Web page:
Leading a Company Takes Courage

The word courage comes from the Latin and Middle English roots for heart. In other words, courage is to have and show heart. We most often think of courage in terms of facing physical harm. But there are many threats and challenges in business that have little to do with physical harm, and dealing with them in a courageous manner is one way that skilled leaders demonstrate their personal integrity. In fact, courage is required in all leadership domains and capacities. Here are some challenges that ask for courage in everyday business situations:

Some organizations simply have a hard time telling the truth, either to each other or to partner organizations. I often see this in performance reviews. How often are employees passed from department to department without getting direct feedback on substandard performance?

Emotional courage is required to have an uncomfortable conversation even if it is in service to the individual and the organization. In the absence of sufficient courage to have a direct, even unpleasant conversation, an organization can sink under the weight of underperforming employees and create unacceptable exposure to lawsuits when termination is required. Perhaps most damaging is that this form of cowardice is sustained by wearing the label of being nice.

Adversarial relationships fester and bleed profits in the form of lost productivity in an environment where people cannot speak courageously about difficult subjects. One organization I know simply adopted the habit of starting difficult interactions by saying, “I need to have a courageous conversation with you.” The phrase became a code that incorporated the permission, trust and even humor needed for frank speaking without judgment or blame. And that company has tripled in size over the past two years.

Then there is the courage to support new and even radical ideas. It asks a lot for an executive to invest his or her credibility, not to mention resources, in a big vision. Yet without the courage to dream — and to stand by the vision in the absence of proof of its possibility — there is little likelihood that a company will grow or change. Orville Wright demonstrated the power of his visionary courage when, after a failed experiment, he wrote in his personal journal, “I do not know if heavier than air flight is possible. But, I choose to live my life dedicated to the idea that it is.” In short, his courage outweighed the constant resistance and even failure that he and his brother experienced.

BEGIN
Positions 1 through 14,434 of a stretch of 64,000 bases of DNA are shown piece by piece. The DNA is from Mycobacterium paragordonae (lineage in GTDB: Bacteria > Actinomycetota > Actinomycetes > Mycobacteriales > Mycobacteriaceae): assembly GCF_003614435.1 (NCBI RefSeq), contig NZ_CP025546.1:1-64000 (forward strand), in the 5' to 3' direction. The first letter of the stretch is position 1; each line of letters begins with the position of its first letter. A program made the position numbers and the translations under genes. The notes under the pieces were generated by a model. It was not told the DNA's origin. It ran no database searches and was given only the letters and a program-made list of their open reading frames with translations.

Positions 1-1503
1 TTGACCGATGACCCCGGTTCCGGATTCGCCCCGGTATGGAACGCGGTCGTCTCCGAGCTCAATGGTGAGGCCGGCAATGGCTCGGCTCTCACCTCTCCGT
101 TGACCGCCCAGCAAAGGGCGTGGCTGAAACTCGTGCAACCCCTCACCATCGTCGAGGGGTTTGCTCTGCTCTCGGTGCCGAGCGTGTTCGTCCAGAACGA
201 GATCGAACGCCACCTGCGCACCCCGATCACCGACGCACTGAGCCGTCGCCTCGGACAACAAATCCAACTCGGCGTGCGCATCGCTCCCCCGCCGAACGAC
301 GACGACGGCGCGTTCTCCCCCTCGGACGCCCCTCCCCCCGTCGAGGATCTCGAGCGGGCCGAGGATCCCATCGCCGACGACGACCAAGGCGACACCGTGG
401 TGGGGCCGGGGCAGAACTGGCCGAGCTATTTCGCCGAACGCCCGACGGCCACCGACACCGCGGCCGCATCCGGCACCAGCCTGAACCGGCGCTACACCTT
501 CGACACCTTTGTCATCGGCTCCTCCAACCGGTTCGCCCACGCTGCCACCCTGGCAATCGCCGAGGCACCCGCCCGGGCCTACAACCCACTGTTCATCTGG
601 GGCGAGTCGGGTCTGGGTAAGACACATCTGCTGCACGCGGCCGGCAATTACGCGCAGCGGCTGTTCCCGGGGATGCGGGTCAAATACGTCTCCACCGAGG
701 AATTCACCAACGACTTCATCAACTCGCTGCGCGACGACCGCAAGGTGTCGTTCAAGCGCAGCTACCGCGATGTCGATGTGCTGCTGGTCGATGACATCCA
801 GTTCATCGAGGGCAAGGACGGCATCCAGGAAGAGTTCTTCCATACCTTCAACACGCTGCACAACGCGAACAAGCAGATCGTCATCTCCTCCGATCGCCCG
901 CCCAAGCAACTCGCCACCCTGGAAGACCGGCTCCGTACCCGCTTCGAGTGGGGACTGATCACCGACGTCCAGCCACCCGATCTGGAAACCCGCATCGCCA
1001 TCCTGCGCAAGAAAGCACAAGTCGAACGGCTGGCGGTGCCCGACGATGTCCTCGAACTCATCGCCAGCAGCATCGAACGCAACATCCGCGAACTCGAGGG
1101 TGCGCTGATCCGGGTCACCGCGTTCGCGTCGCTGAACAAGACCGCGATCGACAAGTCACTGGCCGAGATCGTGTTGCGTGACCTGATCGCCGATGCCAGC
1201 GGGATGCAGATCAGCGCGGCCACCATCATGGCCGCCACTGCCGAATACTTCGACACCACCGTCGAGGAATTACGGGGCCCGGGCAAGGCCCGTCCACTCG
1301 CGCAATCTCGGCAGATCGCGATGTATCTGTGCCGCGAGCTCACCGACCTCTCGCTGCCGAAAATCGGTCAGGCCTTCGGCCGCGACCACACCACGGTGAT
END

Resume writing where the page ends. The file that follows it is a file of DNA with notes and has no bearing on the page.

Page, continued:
Perhaps most difficult is the courage to lead responsibly in the face of extreme pressure for short-term results and ever-shrinking resources to create them. Organizations spend roughly $300 billion per year on change projects. Roughly 75 percent are deemed failures. For many, the seeds of failure are sown when fear, doubt, greed and the sponsor’s need to look tough outweigh the courage of responsible leadership. Executives often cut corners, lower budgets and arbitrarily move deadlines, putting the outcomes at risk. I am not talking here about responsible frugality. Think instead of the Dilber-tesque need to make decisions in a way that looks good today, even if it puts successful outcomes at risk.

Giving in to a machismo culture, these leaders are in most cases wasting the company’s resources. Perhaps even more damaging is the opportunity cost of what the project might bring to the company when suc-cessfully completed. When budgets are tight and time is short, it takes heart to either not start a badly ne-eded change or to fund it fully and protect it until it is successful. Yet every day we see the evidence of companies who respond to near-term shortfalls in profit by sending staff out the door and raising productivity goals at the same time.

Courageous leadership requires the rigor to face the difficult, uncomfortable and even frightening directly and with integrity.

Originally published in Arkansas Business, August 28, 2006.